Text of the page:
April 6, 2012

U.S. Navy jet crashes in Virginia; 2 pilots ejected, 9 taken to hospital

  • Nine people taken to hospital with non-life threatening injuries; all but one have been released
  • Search for victims is about halfway complete
  • Pilots reportedly safe and conscious
  • Fuel dumped before crash likely avoided, "massive fireball"

Officials have confirmed that a U.S. Navy F/A-18 Hornet jet has crashed in Virginia after taking off from U.S. Naval Air Station Oceana, with the two pilots believed to have ejected before impact.

U.S. Navy Captain Mark Weisgerber has confirmed that the jet suffered a "catastrophic mechanical malfunction," shortly after takeoff but has not released specifics of what may have caused the crash. Weisgerber said that both pilots are reportedly conscious and "doing well."

There are currently no reports of fatalities on the ground. Several photos have emerged from the crash, showing the wreckage and black smoke rising from nearby buildings. Virginia Beach Mayor Will Sessoms has said that rescue crews have completed a search of two of the five buildings impacted by the crash.

Virginia Beach EMS division chief Bruce Nedelka said several witnesses saw the pilots dumping fuel from the jet before ejecting, which likely avoided a massive fireball and fire.

Yahoo News has made several calls to the Virginia Fire Department but has been unable to obtain an official statement. In an interview with CBS News, Tim Riley of the Virginia Beach Fire Department said:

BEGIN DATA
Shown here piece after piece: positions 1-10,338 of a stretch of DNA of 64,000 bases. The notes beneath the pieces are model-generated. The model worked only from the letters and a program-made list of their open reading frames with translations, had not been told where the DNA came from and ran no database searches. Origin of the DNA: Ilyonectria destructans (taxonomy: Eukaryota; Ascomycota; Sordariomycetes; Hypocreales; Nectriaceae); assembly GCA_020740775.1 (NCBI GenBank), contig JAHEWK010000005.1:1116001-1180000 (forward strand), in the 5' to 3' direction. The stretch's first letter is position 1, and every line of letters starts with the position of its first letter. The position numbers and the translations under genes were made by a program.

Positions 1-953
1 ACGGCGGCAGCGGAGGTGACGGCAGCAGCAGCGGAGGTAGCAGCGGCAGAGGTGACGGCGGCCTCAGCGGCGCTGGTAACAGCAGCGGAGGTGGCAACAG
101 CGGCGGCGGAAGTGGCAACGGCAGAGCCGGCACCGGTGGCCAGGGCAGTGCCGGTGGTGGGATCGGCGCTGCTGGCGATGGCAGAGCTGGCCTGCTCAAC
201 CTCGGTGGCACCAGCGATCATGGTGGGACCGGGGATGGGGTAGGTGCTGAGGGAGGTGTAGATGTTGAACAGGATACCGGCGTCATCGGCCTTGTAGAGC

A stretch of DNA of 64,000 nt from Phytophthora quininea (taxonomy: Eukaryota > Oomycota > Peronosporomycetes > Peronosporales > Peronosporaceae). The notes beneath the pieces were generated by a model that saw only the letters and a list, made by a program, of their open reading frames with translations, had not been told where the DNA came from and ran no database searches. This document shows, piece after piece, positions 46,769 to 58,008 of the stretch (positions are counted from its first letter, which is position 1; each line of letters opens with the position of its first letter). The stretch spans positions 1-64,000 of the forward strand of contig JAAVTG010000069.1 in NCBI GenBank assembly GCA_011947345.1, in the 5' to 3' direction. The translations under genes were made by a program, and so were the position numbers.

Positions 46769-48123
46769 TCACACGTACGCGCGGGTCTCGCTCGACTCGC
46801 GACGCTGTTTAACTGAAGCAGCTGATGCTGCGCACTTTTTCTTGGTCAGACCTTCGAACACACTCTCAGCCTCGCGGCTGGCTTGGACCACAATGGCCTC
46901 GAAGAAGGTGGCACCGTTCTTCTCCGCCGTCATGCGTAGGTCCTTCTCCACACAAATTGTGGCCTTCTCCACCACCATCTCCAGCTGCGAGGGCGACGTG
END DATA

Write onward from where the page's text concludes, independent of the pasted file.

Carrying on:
"We are confirming that there is one aircraft from Oceana that has crashed into the apartment behind us. Both pilots were transported to a local hospital and both were conscious, that's all I'm going to report on that."

"In the apartment complex we do not have any confirmation yet of injuries. We are still in the stages of extinguishing the fire and we have to do some extensive searches in those buildings."

Riley said the department is working on an unified press release that will be issued to the public shortly.

Virginia Department of Transportation traffic cameras showed black smoke rising from the Birdneck Road area of Virginia Beach at 12:30 p.m. local time, FoxNews reports.

MSNBC is reporting that a local witness told the network the jet crashed into a local two-story apartment building. They are also reporting that two individuals have been admitted to nearby Sentara Virginia Beach Hospital in connection with the crash, according to a public information officer at the facility. One of the individuals is reportedly one of the two pilots who ejected from the plane, while another is a civilian who is suffering from smoke inhalation.

"He was in shock and still strapped to his seat," Volunteer rescue squad member Pat Kavanaugh told CNN affiliate WTKR.

David Schleck of the Virginian Pilot tells MSNBC that several witnesses saw both parachutes descending in the air, with both parachutes being caught in buildings above ground. One of the pilots was reportedly still attached to his parachute, which was entangled with the burning apartment building. Schleck says a local neighborhood child was able to obtain a knife that was reportedly used to free the Navy pilot

No comments: